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Re: Versioned FS (Was Re: An Intro)

From: Branko Čibej <brane_at_xbc.nu>
Date: 2001-01-17 21:19:01 CET

Kevin Pilch-Bisson wrote:

> I was thinking along the lines of after each close. Anyone know how VMS
> did it. (Disclaimer, I have never used VMS, just heard about it from some
> who have.)

VMS doesn't really have a versioned filesystem: it has versions of
files, not the same thing. And you always see all versions, and can
delete old ones. At every open for write, a new version of the files is
created unless you specify the full name, including the version number,
in the call.

Here's a live session transcript:

$ dir

Directory E4$:[BRANE.WORK]

EXAMPLE.TXT;1 14/16 Tue, 9-Jan-1996 10:08:47 (RWE,RWED,R,R)

Total of 1 files, 14/16 blocks.
$ ed example.txt
$ dir

Directory E4$:[BRANE.WORK]

EXAMPLE.TXT;2 14/16 Wed, 17-Jan-2001 21:01:50 (RWE,RWED,R,R)
EXAMPLE.TXT;1 14/16 Tue, 9-Jan-1996 10:08:47 (RWE,RWED,R,R)

Total of 2 files, 28/32 blocks.
$ purge
%PURGE-I-FILPURG, E4$:[BRANE.WORK]EXAMPLE.TXT;1 deleted (16 blocks)
$ dir
Directory E4$:[BRANE.WORK]

EXAMPLE.TXT;2 14/16 Wed, 17-Jan-2001 21:01:50 (RWE,RWED,R,R)

Total of 1 files, 14/16 blocks.
$

You get the idea. If I had edited "example.txt;1", version 2 wouldn't
have been created

That's simple enough if only one process at once opens a file. But
things don't necessarily happen that way, and dealing with simultaneous
opens in a sane way can be /very/ frustrating.

> I have been thinking about this, and the only thing I can think of is to
> have some way to specify what files should not be in the repository,
> e.g. *~,*.o etc. Obviously this would have to be configurable in some
> way.

Hmm, something like .cvsignore. Yes, that would work in general.

>> In general it's a bad idea to try to guess when a change is complete.
>> Whatever approach you take, it'll be wrong for some tool/use model. The
>> only safe way I know is to have the user state explicitly when a change
>> is complete; e.g., use an extended API, say filesystem-specific IOCTLs,
>> then write a command-line tool on top of those.
>
>
> That is another approach, but I see it as also having problems, mainly
> that a lot of users wouldn't tend to use it properly.

True, but "a lot of users" wouldn't need it, either. Using a version
control system takes some discipline.

> Maybe allow two
> modes of operation, i.e. autocommit and manual commit.

Maybe.

> I agree. From what I have heard about VMS, if you just typed 'vi foo.c'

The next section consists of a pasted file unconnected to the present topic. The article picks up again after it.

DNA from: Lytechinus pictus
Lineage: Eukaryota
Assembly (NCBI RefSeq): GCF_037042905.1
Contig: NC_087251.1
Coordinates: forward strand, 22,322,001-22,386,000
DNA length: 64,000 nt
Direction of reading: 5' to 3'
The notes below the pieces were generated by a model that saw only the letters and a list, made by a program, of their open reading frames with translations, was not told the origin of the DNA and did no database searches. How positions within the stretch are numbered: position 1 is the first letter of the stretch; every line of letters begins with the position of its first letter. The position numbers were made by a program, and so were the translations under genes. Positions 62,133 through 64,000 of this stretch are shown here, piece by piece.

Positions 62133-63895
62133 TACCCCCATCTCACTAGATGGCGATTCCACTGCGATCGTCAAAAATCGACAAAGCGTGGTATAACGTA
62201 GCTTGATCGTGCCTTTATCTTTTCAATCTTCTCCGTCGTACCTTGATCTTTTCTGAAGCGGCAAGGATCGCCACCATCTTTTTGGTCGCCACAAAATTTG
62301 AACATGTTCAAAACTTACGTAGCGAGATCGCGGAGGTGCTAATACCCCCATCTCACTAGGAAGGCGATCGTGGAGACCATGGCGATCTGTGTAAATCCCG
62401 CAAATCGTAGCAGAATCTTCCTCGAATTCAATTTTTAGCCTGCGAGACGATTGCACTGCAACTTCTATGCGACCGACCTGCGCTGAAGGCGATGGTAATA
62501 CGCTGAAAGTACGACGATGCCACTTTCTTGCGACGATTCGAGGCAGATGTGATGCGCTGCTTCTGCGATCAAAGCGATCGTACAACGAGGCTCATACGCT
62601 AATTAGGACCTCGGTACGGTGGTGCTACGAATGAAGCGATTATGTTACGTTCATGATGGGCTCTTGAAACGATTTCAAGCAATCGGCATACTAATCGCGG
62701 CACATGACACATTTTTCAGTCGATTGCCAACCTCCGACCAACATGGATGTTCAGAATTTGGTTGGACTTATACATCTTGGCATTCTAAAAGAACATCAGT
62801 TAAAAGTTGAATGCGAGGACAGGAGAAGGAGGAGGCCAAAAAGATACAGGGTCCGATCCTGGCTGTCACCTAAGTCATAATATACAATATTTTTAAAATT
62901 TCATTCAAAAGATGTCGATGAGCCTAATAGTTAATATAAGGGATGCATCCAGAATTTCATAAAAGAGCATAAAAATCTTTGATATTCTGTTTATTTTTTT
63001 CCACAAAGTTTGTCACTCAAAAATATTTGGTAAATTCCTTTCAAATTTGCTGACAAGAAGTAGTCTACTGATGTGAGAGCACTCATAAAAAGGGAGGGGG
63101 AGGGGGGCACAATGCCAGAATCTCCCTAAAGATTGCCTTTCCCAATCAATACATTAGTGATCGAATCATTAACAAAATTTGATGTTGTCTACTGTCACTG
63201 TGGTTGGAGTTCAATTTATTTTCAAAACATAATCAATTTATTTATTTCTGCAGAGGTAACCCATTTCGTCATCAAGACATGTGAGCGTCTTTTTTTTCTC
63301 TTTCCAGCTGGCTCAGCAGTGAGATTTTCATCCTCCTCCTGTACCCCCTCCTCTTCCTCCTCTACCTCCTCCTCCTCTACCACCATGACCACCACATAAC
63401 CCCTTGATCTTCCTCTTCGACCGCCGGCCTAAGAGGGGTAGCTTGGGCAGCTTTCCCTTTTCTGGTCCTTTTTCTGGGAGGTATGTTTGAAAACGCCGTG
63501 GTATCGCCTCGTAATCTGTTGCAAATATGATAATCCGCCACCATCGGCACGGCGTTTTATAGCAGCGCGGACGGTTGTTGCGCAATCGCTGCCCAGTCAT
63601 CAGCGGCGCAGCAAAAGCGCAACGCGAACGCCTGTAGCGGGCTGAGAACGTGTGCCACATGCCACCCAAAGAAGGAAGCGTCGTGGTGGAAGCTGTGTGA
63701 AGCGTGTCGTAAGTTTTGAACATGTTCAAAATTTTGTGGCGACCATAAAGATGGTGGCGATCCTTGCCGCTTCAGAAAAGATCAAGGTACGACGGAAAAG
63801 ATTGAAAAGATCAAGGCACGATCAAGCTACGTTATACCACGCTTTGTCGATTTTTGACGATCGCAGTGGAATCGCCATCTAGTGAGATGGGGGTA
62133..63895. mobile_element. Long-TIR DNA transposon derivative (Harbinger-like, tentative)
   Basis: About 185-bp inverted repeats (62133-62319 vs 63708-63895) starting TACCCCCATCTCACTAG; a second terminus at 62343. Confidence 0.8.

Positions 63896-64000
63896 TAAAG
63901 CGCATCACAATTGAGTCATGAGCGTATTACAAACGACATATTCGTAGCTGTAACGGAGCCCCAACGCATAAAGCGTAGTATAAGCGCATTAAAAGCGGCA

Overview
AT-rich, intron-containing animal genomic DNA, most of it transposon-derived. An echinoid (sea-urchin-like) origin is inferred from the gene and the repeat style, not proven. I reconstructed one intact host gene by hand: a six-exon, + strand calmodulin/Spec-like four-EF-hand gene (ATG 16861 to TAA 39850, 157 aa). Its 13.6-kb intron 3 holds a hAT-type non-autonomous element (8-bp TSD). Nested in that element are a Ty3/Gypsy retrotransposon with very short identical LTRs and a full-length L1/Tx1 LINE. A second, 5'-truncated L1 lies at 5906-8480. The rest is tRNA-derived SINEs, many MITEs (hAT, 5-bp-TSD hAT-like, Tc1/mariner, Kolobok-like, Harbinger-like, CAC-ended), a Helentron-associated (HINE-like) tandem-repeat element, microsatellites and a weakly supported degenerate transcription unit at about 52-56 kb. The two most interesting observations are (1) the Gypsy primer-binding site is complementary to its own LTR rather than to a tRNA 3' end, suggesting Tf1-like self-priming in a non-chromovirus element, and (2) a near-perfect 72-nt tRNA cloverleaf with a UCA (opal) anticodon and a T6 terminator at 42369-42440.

> you would get the latest rev, but you could also type 'vi foo.c:27' to
> get rev 27 of foo.c.

Yes, but as I said, a file version in VMS is just an ordinary file, with
a bit of magic going on for name generation. That's definitely not what
you want, right?

> Good to see you like at least _ONE_ of my ideas :)

Oh, I wasn't stomping on your ideas for fun. Just trying to take away
the pleasure of learning from your own mistakes. :-)

>> Kevin, if you want to work on this, let me suggest you stay away from
>> kernel code and Linux specifics for now. I think a good approach would
>> be to write a Samba VFS module on top of Subversion; the benefits are
>> that you stay in userland (a good thing for initial development) and
>> you're not bound to a single platform. It's been some time since I last
>> took a hack at Samba, but I'm sure you'll be able to find your way
>> around. If not, holler.
>>
>
> Oky, I'll take a look at some of the Samba stuff.

I took a few minutes yesterday to ge up to date. Seems that Samba 2.2,
which will be released RSN, will finally have support for VFS modules
built in. Except that it doesn't do IOCTLs yet, so that'll have to be
added if you want to use them. Maybe I'll go ahead and take another hack
at Samba after all this time, yay! :-)

But: Take a good look at the Subversion sources first, you'll need them
far more than the Samba bits.

> I really have no
> experience doing this kind of thing, and I haven't started, so it makes
> sense to explore my options before starting. Most of my development in the past
> has been End-User level C++ stuff, with the exception of my OS and
> Compiler courses at school.

Well, it's a good time to start, then. :-)

> Anyway, thanks for all the great feedback!

You're welcome.

-- 
Brane �ibej
    home:   <brane_at_xbc.nu>             http://www.xbc.nu/brane/
    work:   <branko.cibej_at_hermes.si>   http://www.hermes-softlab.com/
     ACM:   <brane_at_acm.org>            http://www.acm.org/
Received on Sat Oct 21 14:36:19 2006

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